Three Rio Rancho-area legislators in a panel discussion last week agreed on the priorities of funding better infrastructure and workforce development in New Mexico.
The Rio Rancho Regional Chamber of Commerce quarterly luncheon Thursday featured a panel discussion among state Reps. Joshua Hernandez and Jason Harper, both Republicans, and Daymon Ely, a Democrat.
Forecasts have predicted the state will have hundreds of millions of dollars, if not a billion or more, of new money for the next fiscal year. Asked about priorities for the budget in the upcoming 30-day legislative session, Hernandez said he believed much of it should go to infrastructure such as roads and water systems.
“That’s not just Rio Rancho; that’s statewide,” he said.
He also believes workforce development and education should be high priorities.
Ely agreed that infrastructure is a priority.
“But obviously we also have a crime problem,” he said.
Crime must be addressed throughout the legal system, and the best deterrent is “swift and certain justice,” Ely said. The governor wants to fund 1,000 more police officers, but that means the state needs more prosecutors, probation officers, etc., he continued.
Harper agreed on the importance of infrastructure, saying it’s a one-time expense, while criminal justice system changes would need recurring money. In his nine years in the House of Representatives, he’s seen two cycles of revenue increasing and then decreasing, since a third of the state’s revenue comes from the volatile oil and gas industry.
Chamber President and CEO Jerry Schalow, moderating the discussion, said New Mexico ranks last in quality of workforce and asked how the legislature could use the budget surplus to help. Many businesses are also short-staffed.
Ely pointed to the pandemic as a cause of the staffing shortage.
“People are afraid to go back to work,” he said, pointing to vaccines as a way to get past COVID-19.
Ely also said college should be free to develop the workforce.
Hernandez said he is sponsoring a bill that would use a “couple million” dollars of the new revenue for scholarships to help people age 26 or older complete their education or go back to school for a degree or technical certification in a field with a shortage of workers.
“It’s a small thing we can do to get ourselves on a good track for workforce development,” he said.
Harper said the Lottery Scholarship has been a boon for the state even though it doesn’t pay full tuition anymore. He believes there should be help for people seeking higher education, but it shouldn’t be free because outcomes are better if students have “skin in the game.”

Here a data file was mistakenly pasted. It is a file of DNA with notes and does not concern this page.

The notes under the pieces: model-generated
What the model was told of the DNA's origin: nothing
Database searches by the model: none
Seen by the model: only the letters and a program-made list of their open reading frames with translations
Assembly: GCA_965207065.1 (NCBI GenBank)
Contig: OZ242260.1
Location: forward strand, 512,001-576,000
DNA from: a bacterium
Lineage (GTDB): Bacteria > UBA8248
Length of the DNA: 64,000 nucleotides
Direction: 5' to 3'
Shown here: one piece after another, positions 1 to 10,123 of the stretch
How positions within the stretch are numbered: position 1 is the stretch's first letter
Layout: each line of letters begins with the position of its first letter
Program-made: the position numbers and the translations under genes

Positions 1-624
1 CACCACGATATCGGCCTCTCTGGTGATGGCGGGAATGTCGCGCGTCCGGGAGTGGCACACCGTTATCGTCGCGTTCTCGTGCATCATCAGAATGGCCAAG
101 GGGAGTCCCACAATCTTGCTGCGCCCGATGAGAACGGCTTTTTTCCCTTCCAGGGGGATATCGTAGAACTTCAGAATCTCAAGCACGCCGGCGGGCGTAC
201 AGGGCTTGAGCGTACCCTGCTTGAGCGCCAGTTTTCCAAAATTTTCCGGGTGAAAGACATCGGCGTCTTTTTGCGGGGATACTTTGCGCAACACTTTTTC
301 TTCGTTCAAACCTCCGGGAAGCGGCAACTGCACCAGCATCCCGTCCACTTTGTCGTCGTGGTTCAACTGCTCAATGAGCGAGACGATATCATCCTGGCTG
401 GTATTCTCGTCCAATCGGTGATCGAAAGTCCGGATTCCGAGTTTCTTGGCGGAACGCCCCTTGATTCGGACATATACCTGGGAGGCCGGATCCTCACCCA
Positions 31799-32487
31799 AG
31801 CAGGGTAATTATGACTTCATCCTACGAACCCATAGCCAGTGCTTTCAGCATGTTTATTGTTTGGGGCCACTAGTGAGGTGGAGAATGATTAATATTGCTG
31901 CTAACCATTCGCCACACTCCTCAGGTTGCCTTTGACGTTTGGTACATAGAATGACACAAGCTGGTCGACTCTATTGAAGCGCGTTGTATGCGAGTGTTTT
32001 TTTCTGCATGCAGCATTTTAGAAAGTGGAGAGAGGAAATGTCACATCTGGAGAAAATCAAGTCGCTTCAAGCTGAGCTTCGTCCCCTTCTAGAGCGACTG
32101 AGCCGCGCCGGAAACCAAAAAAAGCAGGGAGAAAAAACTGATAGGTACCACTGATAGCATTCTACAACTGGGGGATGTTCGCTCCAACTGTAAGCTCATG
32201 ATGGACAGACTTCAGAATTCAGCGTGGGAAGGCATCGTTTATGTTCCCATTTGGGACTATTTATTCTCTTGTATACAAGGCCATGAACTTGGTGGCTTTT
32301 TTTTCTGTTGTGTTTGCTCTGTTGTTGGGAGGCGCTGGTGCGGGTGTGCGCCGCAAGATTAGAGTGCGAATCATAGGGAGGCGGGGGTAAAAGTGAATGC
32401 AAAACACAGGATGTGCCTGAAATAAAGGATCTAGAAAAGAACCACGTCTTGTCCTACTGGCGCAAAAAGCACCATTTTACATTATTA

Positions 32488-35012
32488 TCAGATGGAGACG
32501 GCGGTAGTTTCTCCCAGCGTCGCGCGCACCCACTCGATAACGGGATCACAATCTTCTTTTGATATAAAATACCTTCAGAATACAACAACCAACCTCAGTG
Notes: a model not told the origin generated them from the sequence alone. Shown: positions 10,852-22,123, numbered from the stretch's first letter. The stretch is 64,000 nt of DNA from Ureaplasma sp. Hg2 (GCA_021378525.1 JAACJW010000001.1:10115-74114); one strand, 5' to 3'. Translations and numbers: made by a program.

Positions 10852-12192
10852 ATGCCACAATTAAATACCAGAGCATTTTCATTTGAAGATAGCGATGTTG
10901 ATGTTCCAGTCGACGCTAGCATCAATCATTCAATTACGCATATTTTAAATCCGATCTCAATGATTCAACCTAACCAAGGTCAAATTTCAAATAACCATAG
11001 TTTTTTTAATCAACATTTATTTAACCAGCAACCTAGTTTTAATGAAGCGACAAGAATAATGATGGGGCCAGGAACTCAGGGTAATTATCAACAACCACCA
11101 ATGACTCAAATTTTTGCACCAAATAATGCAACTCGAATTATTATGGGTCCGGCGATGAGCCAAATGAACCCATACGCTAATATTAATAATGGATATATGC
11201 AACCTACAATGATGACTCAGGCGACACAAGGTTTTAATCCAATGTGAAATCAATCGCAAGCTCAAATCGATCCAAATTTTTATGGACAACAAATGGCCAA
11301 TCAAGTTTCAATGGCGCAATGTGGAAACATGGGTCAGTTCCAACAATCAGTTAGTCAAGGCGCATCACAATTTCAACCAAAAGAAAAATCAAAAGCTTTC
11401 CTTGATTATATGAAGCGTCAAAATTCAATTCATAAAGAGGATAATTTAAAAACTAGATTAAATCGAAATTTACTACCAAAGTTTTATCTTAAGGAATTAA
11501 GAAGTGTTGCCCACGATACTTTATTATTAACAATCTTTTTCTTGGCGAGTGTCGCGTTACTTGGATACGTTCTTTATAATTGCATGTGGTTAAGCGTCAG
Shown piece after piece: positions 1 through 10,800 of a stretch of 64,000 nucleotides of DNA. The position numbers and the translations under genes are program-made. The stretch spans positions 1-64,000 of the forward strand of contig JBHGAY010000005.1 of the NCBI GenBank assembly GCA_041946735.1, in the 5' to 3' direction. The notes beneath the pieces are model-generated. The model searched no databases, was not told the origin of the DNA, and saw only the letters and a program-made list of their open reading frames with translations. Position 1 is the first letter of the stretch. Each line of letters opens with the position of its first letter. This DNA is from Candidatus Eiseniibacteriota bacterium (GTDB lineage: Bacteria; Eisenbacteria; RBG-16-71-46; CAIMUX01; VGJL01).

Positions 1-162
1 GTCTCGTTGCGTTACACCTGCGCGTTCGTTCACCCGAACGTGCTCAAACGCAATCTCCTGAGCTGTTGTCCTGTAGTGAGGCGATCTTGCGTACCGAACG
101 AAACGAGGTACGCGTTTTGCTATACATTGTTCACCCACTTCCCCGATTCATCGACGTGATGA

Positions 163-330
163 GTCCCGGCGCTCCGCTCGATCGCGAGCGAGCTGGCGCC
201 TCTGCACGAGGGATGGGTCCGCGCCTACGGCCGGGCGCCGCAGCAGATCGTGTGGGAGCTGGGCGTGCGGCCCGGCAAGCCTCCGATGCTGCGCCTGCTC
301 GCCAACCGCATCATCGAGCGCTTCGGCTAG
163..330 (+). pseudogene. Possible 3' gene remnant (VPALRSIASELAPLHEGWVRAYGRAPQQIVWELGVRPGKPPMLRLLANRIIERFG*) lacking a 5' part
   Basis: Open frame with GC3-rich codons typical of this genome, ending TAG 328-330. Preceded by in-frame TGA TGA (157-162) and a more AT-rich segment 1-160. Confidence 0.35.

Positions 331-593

Harper added that career-technical education is important. However, he said, CTE is expensive and the school funding formula doesn’t encourage school districts to provide it.
Circling back to public safety, Schalow asked how legislators could turn the crime problem around.
Ely said he and Rep. Greg Nibert, a Roswell Republican, have been working to create a new process to fund criminal-justice programs based on effectiveness.
“We just kind of throw money at things and hope it works without looking at the data… ,” Ely said. “That’s just a stupid way to go about it.”
Under his and Nibert’s plan, an entity wanting money for a criminal-justice program would present its plan and goals to the legislature Sentencing Commission. If the commission met the request, the receiving entity would have to show data on whether the goals were met.
If the program succeeded, it would be instituted in other parts of the state, Ely said. If it didn’t succeed, the money would be moved elsewhere.
Ely also wants to incentivize officials in the legal system to work together and share information to ensure swift and sure justice.
Harper said there’s a spectrum of views regarding crime, ranging from “It’s an illness to treat” to “It’s a monster to lock away.”
“I think it’s a little bit of both,” he continued.
He believes crimes that make people angry should be handled with fines, while crimes that led people to fear for their safety should require imprisonment. People abusing substances shouldn’t get a harsher sentence than people abusing children, Harper said.
Meanwhile, Hernandez said the state should fund recruitment, retention and equipment for police officers.
Ely said building a “hydrogen hub” is a good compromise between environmentalists and the oil and gas industry. It would generate hydrogen from methane from natural gas.
He said the hydrogen hub and the legalization of recreational marijuana could have a large beneficial impact on the state’s economy.
Hernandez was also interested in the hub, saying it could “propel our economy forward for a while” if done right.
Also on the economy, Harper pointed to gross receipts tax as a problem. GRT a tax on the sale of goods and services each time an item or service is sold.
“Tax reform is just critically needed,” Harper said.
He wants to stop charging GRT on transactions between businesses. That move would help small businesses who have to contract with other businesses for work such as accounting or legal advise. It would level the playing field between small and big businesses, he said.
Harper said he liked that Gov. Michelle Lujan Grisham wanted to decrease GRT by 0.25 percent, but that made a difference of just $6 a month for his household. That action and removing GRT on business-to-business transactions would cost the same — $100 million of reduced revenue, he said.